Cheryl Ann Hughes: twenty-three, five feet five and a half inches tall, one hundred and eighteen shapely pounds, Clairol blond hair and light-brown eyes.  Swing-shift change-girl at the classic Gold Dust Saloon, a gaudy western-styled casino built when Vegas was younger, smaller, and-- some say -- friendlier.

Cheryl Ann Hughes: Tired. Hungry.  Disgusted at having waited twenty-five minutes for a ride, was now mad enough to walk the eight blocks to the small frame house she shared with Harmer just off the corner of Ninth and Bridger.

Cheryl Ann Hughes: now walking East on Fremont Street, past Schwartz Brothers' Men's Shop, determined to make it home in time for the 3 A.M. movie and a bowl of chili, but still keeping an eye out for Harmer.

Cheryl Ann Hughes: alone with her irritation, now crossing Las Vegas Boulevard having just passed the white-plastic dazzle of the latest Orange Julius stand, its three male customers giving her a brief appraising glance.

Cheryl Ann Hughes: a girl with less than fifteen minutes to live.

The passage catches one's attention, doesn't it?  It comes from the book The Kolchak Papers, finished by author Jeff Rice on October 31, 1970.  The odds are very good that you've never read the novel, but you are very likely to have seen, or at least heard of, its television adaptation, The Night Stalker (1972).  The television series is so firmly ingrained in my mind that I cannot read the text above without hearing the voice of the awesome Darren McGavin narrating as streetwise reporter Carl Kolchak.

Rice's novel was unpublished when it was optioned for television, and only had a brief print run when the series grew in popularity.  In 2007, however, Moonstone Books released a new edition which also includes the sequel, The Night Strangler:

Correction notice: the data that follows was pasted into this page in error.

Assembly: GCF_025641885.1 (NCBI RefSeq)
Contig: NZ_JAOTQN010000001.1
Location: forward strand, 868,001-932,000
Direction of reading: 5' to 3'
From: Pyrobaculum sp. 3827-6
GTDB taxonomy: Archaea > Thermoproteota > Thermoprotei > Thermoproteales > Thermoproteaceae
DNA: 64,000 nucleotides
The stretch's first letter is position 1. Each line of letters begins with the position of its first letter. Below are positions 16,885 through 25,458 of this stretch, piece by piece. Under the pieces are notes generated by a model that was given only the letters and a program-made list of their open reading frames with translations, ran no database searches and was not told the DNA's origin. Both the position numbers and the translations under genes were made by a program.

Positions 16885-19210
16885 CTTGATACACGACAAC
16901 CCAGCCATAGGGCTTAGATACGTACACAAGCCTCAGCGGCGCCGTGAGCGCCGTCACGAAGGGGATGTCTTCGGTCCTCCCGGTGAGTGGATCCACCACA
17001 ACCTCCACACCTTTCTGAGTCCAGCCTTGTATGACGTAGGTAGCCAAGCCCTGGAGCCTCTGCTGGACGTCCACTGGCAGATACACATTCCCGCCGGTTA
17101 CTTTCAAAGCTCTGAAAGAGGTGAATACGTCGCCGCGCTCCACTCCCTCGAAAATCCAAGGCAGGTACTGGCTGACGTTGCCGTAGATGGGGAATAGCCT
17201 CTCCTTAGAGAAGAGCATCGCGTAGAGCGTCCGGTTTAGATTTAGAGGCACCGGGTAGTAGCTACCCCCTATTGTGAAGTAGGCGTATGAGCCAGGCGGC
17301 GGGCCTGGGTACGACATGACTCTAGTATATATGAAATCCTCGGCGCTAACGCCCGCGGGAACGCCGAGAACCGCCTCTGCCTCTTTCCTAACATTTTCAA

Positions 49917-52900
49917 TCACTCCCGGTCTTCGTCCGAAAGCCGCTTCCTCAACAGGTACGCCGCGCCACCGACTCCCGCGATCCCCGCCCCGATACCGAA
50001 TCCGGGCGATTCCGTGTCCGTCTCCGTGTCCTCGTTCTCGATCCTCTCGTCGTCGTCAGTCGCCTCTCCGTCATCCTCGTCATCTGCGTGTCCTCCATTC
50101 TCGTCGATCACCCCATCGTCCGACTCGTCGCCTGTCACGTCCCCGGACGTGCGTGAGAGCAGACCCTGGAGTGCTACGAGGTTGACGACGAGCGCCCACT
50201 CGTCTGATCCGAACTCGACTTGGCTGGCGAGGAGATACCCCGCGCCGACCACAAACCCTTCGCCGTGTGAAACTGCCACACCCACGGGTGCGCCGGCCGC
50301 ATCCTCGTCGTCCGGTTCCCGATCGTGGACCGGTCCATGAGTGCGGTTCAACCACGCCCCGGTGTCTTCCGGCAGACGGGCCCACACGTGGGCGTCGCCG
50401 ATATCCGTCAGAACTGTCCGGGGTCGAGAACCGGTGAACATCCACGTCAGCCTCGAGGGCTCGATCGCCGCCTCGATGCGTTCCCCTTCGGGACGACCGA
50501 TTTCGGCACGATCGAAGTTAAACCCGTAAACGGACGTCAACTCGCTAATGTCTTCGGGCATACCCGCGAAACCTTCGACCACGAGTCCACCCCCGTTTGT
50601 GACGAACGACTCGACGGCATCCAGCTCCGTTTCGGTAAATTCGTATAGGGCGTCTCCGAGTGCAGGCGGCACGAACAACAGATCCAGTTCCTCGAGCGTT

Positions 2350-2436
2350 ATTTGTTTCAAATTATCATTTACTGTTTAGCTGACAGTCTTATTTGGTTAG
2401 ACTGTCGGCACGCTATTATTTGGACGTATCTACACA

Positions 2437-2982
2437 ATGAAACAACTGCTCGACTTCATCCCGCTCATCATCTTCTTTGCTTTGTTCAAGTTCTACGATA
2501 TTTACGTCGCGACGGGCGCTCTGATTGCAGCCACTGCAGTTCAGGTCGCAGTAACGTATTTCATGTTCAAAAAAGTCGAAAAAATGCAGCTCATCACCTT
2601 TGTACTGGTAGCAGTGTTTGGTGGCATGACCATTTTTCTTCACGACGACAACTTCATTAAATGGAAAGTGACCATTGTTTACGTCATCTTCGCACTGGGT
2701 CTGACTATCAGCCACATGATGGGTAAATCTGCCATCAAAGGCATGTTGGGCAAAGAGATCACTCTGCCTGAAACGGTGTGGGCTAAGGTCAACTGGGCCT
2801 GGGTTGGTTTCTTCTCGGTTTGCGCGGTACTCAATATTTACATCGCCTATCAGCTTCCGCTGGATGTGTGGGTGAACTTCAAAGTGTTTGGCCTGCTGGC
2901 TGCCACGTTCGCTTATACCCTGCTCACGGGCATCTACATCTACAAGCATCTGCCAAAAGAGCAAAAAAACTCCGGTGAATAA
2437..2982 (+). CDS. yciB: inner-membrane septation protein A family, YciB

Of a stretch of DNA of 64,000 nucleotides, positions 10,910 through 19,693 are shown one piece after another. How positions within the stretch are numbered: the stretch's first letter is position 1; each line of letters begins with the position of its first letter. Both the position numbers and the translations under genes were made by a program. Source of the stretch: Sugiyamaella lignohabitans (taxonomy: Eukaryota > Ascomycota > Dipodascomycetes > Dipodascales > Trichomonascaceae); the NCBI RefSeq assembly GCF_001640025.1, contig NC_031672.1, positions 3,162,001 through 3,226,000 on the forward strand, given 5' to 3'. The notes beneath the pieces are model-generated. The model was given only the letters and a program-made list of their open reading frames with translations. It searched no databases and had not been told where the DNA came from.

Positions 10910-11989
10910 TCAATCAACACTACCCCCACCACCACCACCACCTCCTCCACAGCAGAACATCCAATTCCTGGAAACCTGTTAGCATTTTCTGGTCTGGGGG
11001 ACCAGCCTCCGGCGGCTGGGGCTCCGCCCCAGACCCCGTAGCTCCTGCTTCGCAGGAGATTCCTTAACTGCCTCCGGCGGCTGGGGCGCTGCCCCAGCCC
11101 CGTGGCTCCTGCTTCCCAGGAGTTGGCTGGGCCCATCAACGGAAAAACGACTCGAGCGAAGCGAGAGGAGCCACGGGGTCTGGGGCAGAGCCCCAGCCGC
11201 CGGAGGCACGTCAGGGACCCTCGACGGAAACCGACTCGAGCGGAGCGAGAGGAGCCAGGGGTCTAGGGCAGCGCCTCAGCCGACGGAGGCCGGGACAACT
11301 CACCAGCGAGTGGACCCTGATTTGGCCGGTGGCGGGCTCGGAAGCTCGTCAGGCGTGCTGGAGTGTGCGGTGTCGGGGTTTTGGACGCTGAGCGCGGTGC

I got this book as a Christmas book, and was very eager to read it: would the original novel live up to the fond memories I had of the television movies and subsequent series?

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"The Wicker Tree?" (Updated)

This one was an immediate WTF moment for me: Robin Hardy, the writer/director of the original version of the film The Wicker Man (1973), is "reimagining" his film as The Wicker Tree, slated for release sometime this year:

For those who aren't familiar with the original film, it is undeniably a classic of the horror genre and in my opinion one of the greatest horror films of all time: subtle, atmospheric, darkly humorous, and genuinely horrifying*.

Details are sketchy as it stands; the official movie site is little more than an image right now.  IMDB has the following summary, which may or may not be accurate:

Young Christians Beth and Steve, a gospel singer and her cowboy boyfriend, leave Texas to preach door-to-door in Scotland . When, after initial abuse, they are welcomed with joy and elation to Tressock, the border fiefdom of Sir Lachlan Morrison, they assume their hosts simply want to hear more about Jesus. How innocent and wrong they are.

I'm definitely of mixed emotions about this news.  On the one hand, I'm horrified (and not in a good way); an abysmal remake of The Wicker Man was just recently released in 2006 and illustrates that there is no lower limit on the quality of such projects.  On the other hand, The Wicker Tree is by the original writer/director, and he has seen fit to bring back Christopher Lee as Lord Summerisle, one of the most inspiring castings of all time.

I suppose we'll just have to wait and see...

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* Seriously -- this film has one of the most cringe-inducing moments of any horror movie I've ever seen, and shames a lot of the "extreme" modern horror films.

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Update: As long as I'm talking about unusual movie projects, I see IMDB has a trailer up for the Solomon Kane movie, "based" on the character by Robert E. Howard.  I'm not sure what to think, as yet: it might end up being an enjoyable movie, but it doesn't look, or sound, much like Howard's Solomon.  The IMDB summary says a lot:

A mercenary who owes his soul to the devil redeems himself by fighting evil.
Howard's Solomon is a fanatical Puritan who fights the devil's works overly wherever he goes!  It is pretty much impossible to imagine that character having made a deal with the devil, as the summary and trailer implies.